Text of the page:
Observing and Respecting Differences and Similarities Abroad

Oct 23, 2020 9:44:00 AM / by Stephanie Sadler

How diverse can a global city be? With people coming in and out of cities and moving around the world, they take a wonderful mix of ideas and culture with them. As you study abroad, you'll pick up ways to engage with others and learn from those who come from different backgrounds and experiences.

There is a constant ebb and flow of people into and out of global cities. They come from countries around the globe, from places as well known as Japan and from those we may be less familiar with, like Kyrgyzstan and Djibouti. Those who move abroad bring with them their cultural traditions, food, religion, music, art, and world views.

Kensington AreaThe Kensington area in London.

If we look back to the years between 1995-2007, we’ll see 95% of those who moved to London during that time were born outside the UK, a statistic that was explored at a 2007 exhibition at Tate Modern that focused on global cities. Now, approximately one third of Londoners are foreign-born.

One of the examples that we return to time and again that illustrates just how diverse a global city can be is the simple fact that there are more than 300 languages spoken in London alone - more than in any other city in the world. Think about that. Pretty incredible, right?

Sydney is also one of the most culturally diverse cities in the world and approximately 250 languages are spoken here, but all of CAPA’s cities are home to a wonderful mix of people.

Absa Samba_Lauren and me at Yuyuan Garden on one of CAPA trips Lauren and Absa at Yuyuan Garden in Shanghai.

One of CAPA’s five Student Learning and Development Outcomes (SLDOs), set for those studying abroad in all of our cities, is to be able to describe, interpret, and respect the differences and similarities within the student community and between a student’s home and host country.

If you’re on one of CAPA’s study abroad programs, you will be encouraged and given the tools you need to explore and learn from the diversity of your host city and that of your classmates. This will happen on many different levels from academic to experiential to personal.

You’ll also have opportunities to explore, challenge and redefine your own identity, in distinct ways, in relation to your experience with and exposure to people of many different backgrounds.

As you spend more and more time engaging with a global city, you’ll become more aware of and gain respect for the different cultures, values, and identities that you encounter through your explorations.

Central Station in Sydney.Outside Central Station in Sydney.

If you intern abroad, you’ll likely have the privilege of spending time with people from different backgrounds in a professional setting. You’ll have opportunities to get to know them, learn from them and understand in greater depth their traditions, what’s important to them, and the differences in how they approach work versus how you’ve come to understand what happens in a typical office environment.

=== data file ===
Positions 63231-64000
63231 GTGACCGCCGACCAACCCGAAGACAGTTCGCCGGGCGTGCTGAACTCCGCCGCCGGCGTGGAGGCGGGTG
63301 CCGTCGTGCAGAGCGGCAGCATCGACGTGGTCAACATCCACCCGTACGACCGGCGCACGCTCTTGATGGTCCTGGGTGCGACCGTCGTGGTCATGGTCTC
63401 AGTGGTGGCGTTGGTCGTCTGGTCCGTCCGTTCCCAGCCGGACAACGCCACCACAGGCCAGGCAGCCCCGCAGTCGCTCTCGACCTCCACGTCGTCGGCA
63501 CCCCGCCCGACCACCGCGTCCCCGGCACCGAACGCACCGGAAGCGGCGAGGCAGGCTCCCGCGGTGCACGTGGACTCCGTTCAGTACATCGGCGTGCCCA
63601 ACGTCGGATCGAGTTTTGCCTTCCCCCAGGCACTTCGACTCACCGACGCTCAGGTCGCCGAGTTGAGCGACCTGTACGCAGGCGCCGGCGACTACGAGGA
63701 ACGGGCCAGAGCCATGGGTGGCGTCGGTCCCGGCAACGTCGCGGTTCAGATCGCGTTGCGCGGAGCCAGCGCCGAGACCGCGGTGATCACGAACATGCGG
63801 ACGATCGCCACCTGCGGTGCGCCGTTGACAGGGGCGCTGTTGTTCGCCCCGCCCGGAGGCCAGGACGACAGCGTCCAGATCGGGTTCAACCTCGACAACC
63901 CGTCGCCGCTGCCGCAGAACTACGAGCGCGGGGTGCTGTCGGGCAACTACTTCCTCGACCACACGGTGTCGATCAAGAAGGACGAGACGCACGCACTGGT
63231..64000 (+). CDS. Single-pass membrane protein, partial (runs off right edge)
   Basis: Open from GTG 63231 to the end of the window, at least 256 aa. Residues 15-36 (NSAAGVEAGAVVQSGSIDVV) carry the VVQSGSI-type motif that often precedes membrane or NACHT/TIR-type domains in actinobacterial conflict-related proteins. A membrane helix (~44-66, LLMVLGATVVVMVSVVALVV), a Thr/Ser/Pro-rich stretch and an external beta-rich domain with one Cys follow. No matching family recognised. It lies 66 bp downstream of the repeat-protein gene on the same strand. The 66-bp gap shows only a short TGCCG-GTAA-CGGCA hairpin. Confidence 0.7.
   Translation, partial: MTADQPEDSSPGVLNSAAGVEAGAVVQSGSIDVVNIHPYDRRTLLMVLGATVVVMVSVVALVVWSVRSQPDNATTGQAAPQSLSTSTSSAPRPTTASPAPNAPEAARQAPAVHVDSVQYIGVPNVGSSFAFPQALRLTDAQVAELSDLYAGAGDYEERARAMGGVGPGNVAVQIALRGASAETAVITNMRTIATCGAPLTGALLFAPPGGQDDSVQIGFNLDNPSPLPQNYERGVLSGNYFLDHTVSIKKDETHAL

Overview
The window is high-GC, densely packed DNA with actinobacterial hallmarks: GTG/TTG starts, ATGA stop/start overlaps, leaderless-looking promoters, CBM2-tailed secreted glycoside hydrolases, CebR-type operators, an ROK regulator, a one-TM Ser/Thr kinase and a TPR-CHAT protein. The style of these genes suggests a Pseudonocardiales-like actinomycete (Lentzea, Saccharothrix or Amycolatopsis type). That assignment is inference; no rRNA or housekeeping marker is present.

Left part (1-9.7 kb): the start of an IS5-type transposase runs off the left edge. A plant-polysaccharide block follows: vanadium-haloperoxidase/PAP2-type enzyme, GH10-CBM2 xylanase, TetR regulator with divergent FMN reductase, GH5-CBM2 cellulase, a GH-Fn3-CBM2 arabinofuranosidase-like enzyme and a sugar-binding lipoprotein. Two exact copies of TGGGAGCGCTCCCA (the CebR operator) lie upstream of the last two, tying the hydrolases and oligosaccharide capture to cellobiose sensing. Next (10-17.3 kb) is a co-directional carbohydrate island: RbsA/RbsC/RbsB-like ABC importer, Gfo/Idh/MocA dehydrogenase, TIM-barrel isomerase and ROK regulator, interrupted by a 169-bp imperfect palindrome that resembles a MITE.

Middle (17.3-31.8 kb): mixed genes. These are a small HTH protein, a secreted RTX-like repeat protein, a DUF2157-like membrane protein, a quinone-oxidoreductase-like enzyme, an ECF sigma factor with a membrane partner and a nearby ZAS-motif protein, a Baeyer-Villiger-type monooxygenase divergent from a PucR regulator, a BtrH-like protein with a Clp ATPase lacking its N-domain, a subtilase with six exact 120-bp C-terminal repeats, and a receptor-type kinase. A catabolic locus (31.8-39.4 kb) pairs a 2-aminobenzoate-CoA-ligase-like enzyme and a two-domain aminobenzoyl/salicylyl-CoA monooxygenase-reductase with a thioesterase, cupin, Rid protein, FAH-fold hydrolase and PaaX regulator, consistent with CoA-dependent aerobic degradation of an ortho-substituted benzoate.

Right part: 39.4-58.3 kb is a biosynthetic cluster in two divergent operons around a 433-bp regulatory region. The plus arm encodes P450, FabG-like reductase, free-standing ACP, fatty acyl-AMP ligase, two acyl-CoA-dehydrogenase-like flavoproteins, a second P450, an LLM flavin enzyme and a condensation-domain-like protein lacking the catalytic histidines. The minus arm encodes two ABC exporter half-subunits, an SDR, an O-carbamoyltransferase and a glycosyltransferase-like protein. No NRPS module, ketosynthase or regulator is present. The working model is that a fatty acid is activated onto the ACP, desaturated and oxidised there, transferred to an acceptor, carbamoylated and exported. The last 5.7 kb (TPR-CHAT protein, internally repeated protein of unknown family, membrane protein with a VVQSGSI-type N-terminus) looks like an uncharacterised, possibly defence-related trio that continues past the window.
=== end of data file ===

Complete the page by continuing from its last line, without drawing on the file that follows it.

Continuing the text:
Photo 4_11_12_IG Slideshow_Slide 2A professional event in Dublin.

If you participate in My Global City events such as the Ganzo or Friendme programs, you’ll likely experience the same on a different level, getting to know people from a different background perhaps more intimately than you would if they were colleagues. Through the Ganzo program, you’ll be matched with an Italian family who you can connect with and swap stories about your life in your home country, your family traditions, share your favorite recipes, and more. The Friendme program gives you the opportunity to get to know an Italian student around your age. Both of these My Global City programs (and many more events) are available on the remote CAPA programs as well, allowing you to immerse yourself in the culture of another city from home.

Photo 5_CAPA_Blogger_Fall2018_Florence_From Payton Meyer_Ganzo Family in KitchenA family from CAPA's Ganzo program in Florence.

As American anthropologist Clude Kluckhon once said, “Every human is like all other humans, some other humans and no other human.” And so through your differences, you’ll also discover your many similarities.

In your classes, your academic peers will also be diverse. They’ll come from all over the United States and perhaps further afield. They’ll have grown up in quiet rural areas and bustling cities. They’ll hold a variety of political and religious beliefs - many different from your own. They’ll be different ethnicities, identify as a variety of sexual orientations, have a range of abilities, and a myriad of interests.

Maria and Friends at Taronga ZooSeveral CAPA students at Taronga Zoo in Sydney.

But there’s one undeniable thing that you and your classmates will all have in common: you are all sharing an experience that will shape each of you in a significant way.

From strangers to your classmates, all of the people that you connect with in one way or another - their ideas, their stories, their personalities - will have an impact on your life to some degree or another. Kofi Annan said, “We can thrive in our own tradition, even as we learn from others, and come to respect their teachings.”

By the time you come to the end of your CAPA program, there’s a good chance that you’ll start to understand, if you didn’t already - why an appreciation for diversity is so important to individuals and communities and the state of our world today.

Join our upcoming info session on Diversity, Equity, and Inclusion While Studying Abroad.

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Topics: Diversity Abroad